Playing or Persecuting? Paul’s reading of Genesis 21.9

In my Greek class this semester we are reading through Philo’s On the Cherubim. Before we get started on that, we read through some texts today in Genesis 16, Genesis 21, Galatians 4, and Wisdom 10.

Genesis 16 discusses the birth of Ishmael by Hagar, Sara’s “handmaid” (παιδίσκη). Genesis 21 discusses the birth of Isaac by Sara. In chapter 21, Sara becomes angry about Hagar, Ishmael, and their position within her family. Verse 9 of chapter 21 is interesting:

ἰδοῦσα δὲ Σαρρα τὸν υἱὸν Αγαρ τῆς Αἰγυπτίας, ὅς ἐγένετο τῷ Αβρααμ, παίζοντα μετὰ Ισαακ τοῦ υἱοῦ αὐτῆς.

But Sara saw the son of Hagar the Egyptian, the one whom was (born) to Abraham, playing with Isaac her son.

The participle underlined is pretty interesting. παίζω, the verb from which παίζοντα comes, can mean “to play”, but also can mean to pursue, chase, or even hunt (LSJ A.6). This is somewhat preserved in the Vulgate where Ishmael is described as a filium ludentem, “ludo” having the meaning “to play” as well as to mock or tease (not nearly as harsh as the other meanings of παίζω it seems). Does this “harsh” reading of παίζω show up in Paul’s allegorical reading of this text?

ἡμεῖς δὲ, ἀδελφοὶ, κατὰ ᾿Ισαὰκ ἐπαγγελίας τέκνα ἐσμέν. ἀλλ’ ὥσπερ τότε ὁ κατὰ σάρκα γεννηθεὶς ἐδίωκεν τὸν κατὰ πνεῦμα, οὕτως καὶ νῦν.

But we, brethren, are children like Isaac according to the promise. But just as then the one born according to the flesh persecuted the one born according to the spirit, so it is now.

διώκω has a variety of meanings ranging from “pursue” to “persecute.” διώκω is obviously not παίζω, but it seems that Paul can only come up with this reading of Ishmael and Isaac’s story if he’s reading the παίζοντα as “hunting”. I cannot read Hebrew, but I would be grateful if someone would like to share the Hebrew word here and if it too has a variety of meanings as παίζω and ludo do.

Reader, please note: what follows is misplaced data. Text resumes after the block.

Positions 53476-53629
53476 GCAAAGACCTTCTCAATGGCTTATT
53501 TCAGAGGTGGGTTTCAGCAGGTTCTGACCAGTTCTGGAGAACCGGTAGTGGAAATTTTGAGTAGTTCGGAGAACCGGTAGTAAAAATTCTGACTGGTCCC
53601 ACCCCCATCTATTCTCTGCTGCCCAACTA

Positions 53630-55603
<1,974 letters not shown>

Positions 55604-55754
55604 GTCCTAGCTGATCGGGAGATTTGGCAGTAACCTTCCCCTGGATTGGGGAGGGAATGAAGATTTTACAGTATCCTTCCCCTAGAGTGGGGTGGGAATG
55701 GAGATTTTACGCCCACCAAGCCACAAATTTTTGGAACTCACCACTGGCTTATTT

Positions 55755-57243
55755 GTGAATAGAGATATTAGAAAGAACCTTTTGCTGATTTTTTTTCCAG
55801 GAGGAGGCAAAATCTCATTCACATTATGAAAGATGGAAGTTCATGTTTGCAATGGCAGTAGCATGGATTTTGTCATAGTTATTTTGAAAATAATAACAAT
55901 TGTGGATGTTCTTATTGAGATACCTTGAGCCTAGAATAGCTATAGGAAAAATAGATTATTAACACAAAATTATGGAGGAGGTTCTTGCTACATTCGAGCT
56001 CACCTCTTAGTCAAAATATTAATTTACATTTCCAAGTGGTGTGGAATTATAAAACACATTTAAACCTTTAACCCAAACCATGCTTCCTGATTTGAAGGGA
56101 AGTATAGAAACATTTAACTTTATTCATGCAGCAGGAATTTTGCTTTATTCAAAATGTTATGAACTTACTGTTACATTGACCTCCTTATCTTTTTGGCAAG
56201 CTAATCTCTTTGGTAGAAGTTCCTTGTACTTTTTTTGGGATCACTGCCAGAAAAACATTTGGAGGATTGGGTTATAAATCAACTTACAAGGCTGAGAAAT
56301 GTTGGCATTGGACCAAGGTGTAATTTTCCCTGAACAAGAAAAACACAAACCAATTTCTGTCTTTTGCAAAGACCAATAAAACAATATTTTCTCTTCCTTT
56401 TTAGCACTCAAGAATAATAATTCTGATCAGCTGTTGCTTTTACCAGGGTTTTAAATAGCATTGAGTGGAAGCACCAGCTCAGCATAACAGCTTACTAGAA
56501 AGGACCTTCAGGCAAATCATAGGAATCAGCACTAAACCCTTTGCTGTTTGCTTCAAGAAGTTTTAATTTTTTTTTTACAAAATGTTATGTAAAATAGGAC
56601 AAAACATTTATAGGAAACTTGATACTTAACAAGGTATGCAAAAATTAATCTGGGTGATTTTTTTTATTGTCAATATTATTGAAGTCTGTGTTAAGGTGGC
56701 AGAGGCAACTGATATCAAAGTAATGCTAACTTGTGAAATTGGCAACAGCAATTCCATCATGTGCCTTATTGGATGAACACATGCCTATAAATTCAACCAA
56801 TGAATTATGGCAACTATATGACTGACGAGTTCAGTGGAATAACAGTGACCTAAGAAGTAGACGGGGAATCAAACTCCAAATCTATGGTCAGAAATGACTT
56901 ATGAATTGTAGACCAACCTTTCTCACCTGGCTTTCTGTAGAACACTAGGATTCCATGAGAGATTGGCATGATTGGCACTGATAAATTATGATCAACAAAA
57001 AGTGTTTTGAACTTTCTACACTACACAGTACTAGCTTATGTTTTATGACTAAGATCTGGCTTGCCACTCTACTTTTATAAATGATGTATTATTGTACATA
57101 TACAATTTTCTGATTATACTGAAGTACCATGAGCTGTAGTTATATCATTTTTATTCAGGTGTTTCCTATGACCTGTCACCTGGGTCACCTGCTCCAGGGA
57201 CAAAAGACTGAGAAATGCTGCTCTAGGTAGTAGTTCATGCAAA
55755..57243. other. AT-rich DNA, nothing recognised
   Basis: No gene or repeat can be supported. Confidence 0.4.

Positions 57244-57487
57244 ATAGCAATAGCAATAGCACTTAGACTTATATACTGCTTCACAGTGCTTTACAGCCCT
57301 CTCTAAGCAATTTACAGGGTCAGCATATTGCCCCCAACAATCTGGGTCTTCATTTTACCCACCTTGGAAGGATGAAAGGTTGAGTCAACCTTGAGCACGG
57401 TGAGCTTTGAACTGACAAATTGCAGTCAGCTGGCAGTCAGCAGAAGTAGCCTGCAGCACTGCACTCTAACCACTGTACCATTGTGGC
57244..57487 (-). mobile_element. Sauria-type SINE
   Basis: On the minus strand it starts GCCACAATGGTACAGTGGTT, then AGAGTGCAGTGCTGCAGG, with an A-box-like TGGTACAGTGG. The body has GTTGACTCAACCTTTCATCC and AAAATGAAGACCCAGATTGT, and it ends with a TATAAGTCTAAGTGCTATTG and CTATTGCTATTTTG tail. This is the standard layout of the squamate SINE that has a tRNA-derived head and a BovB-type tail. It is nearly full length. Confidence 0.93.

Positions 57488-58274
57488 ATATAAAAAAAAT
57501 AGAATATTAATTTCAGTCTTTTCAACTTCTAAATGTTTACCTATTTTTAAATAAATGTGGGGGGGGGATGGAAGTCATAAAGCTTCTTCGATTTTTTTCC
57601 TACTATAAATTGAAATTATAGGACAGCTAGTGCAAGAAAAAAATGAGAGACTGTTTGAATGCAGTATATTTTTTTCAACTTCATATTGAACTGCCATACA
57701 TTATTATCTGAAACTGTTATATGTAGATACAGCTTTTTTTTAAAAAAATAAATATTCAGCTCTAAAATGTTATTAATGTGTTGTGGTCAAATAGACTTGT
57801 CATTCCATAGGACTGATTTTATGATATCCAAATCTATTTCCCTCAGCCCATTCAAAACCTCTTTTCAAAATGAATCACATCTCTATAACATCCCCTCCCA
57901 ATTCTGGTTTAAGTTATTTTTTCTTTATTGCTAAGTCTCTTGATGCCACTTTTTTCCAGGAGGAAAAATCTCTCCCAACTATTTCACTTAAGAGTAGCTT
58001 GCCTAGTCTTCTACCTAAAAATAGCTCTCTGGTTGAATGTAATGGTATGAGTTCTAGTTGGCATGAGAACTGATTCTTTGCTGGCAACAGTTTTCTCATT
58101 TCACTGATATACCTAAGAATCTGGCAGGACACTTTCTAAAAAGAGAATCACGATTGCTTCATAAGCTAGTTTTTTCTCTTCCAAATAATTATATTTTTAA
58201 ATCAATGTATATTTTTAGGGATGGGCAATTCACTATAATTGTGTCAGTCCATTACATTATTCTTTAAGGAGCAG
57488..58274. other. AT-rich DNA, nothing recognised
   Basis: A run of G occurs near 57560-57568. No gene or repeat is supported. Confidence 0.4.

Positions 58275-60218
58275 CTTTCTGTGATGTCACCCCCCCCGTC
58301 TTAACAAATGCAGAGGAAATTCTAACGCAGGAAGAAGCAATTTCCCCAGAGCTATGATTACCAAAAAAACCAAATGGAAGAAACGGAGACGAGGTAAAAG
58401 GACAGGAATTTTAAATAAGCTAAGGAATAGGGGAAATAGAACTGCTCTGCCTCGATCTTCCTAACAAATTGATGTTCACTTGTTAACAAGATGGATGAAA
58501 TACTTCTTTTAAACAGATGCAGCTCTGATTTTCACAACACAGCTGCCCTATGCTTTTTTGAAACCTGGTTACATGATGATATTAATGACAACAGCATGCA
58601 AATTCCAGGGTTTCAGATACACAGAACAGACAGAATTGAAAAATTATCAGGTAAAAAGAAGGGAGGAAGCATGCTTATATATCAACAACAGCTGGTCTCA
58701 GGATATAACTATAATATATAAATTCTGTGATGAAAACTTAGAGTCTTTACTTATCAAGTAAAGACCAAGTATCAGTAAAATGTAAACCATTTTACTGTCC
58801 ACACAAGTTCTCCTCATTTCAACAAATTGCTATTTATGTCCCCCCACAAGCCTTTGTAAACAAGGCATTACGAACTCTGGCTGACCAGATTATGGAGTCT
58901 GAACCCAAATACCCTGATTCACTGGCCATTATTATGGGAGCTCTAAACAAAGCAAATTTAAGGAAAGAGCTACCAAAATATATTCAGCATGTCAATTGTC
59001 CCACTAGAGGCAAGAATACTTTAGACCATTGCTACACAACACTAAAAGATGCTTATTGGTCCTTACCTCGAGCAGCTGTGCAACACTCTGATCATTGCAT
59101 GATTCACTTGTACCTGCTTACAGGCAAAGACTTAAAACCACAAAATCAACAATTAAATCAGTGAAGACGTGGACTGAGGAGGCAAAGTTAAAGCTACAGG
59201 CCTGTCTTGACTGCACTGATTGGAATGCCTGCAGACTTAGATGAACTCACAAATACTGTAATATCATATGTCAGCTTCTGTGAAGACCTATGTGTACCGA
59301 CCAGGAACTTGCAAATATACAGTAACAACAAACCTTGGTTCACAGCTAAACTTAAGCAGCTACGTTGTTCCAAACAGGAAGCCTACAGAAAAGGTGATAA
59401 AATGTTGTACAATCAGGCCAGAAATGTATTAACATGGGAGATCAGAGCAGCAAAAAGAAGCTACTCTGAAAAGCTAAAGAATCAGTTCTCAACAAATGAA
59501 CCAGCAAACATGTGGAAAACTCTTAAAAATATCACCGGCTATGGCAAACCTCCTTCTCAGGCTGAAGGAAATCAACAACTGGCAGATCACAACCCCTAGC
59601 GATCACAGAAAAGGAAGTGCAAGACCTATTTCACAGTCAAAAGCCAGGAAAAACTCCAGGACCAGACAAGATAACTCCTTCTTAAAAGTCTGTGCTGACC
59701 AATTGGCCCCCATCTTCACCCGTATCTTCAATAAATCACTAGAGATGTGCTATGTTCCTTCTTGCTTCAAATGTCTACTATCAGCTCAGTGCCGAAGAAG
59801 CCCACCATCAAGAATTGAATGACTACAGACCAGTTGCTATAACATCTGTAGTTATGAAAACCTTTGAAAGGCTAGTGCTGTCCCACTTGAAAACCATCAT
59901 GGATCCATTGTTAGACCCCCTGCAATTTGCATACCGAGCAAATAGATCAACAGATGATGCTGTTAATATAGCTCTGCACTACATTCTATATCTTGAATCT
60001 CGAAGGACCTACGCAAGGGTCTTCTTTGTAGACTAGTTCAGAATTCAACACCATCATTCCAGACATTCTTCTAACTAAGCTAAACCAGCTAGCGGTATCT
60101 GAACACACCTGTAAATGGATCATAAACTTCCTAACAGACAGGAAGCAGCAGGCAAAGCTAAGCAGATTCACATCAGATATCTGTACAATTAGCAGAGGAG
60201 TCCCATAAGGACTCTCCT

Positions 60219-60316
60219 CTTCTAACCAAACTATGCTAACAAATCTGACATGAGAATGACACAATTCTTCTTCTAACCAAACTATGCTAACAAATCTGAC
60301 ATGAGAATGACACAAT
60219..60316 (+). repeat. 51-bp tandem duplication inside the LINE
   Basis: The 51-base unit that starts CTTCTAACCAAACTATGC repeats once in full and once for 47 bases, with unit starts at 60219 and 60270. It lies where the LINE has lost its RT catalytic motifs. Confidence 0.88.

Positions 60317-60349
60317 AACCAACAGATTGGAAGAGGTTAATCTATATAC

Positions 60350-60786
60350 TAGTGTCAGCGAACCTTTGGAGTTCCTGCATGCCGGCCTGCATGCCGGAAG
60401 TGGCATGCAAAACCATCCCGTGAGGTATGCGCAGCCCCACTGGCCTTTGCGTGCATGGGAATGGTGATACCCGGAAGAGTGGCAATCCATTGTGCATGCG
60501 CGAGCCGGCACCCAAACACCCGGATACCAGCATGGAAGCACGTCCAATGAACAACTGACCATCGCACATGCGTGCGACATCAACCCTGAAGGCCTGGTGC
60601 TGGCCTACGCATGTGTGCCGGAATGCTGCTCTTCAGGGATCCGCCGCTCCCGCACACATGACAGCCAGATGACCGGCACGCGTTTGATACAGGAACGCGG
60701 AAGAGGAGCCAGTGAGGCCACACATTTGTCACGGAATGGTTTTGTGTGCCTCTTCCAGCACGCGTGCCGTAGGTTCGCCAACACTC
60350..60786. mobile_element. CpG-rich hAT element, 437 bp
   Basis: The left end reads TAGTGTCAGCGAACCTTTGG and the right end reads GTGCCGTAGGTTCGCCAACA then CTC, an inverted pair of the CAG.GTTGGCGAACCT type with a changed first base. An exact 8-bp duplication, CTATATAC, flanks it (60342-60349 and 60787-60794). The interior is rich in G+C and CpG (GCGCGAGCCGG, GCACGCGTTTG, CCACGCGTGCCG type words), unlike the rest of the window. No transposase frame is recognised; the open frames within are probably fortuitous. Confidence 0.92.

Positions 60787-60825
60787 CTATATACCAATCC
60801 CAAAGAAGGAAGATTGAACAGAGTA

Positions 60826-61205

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5 responses to “Playing or Persecuting? Paul’s reading of Genesis 21.9

  1. Pingback: September 2011 Biblical Studies Carnival Episode III: The Final Frontier as the Carnival Strikes Back | Exploring Our Matrix

  2. Pingback: Elsewhere (09.02.2011) | Near Emmaus

  3. good day! the word used in BHS is mitschaq (intensive, participial form of tsachaq; Eng: “to laugh”), probably a play on the name of Isaac (“yitschaq”). Some commentators translate this verb here in a neutral way “to play/playing” and add the phrase “with Isaac”. Another meaning is mock, jest, or make fun of, which is expressed by the intensive form “piel” (cf. TWOT). Since the verb in this verse appears in piel, the second meaning is likely (cf. Gordon Wenham’s on Gen 21,9).

  4. Robert Miller

    I have a stepson who plays with my firstborn son. He teases him and is mean to him. I have never observed my stepson genuinely being kind to my real son. This causes me grief and the desire to protect my firstborn from my stepson. Hope that this helps…

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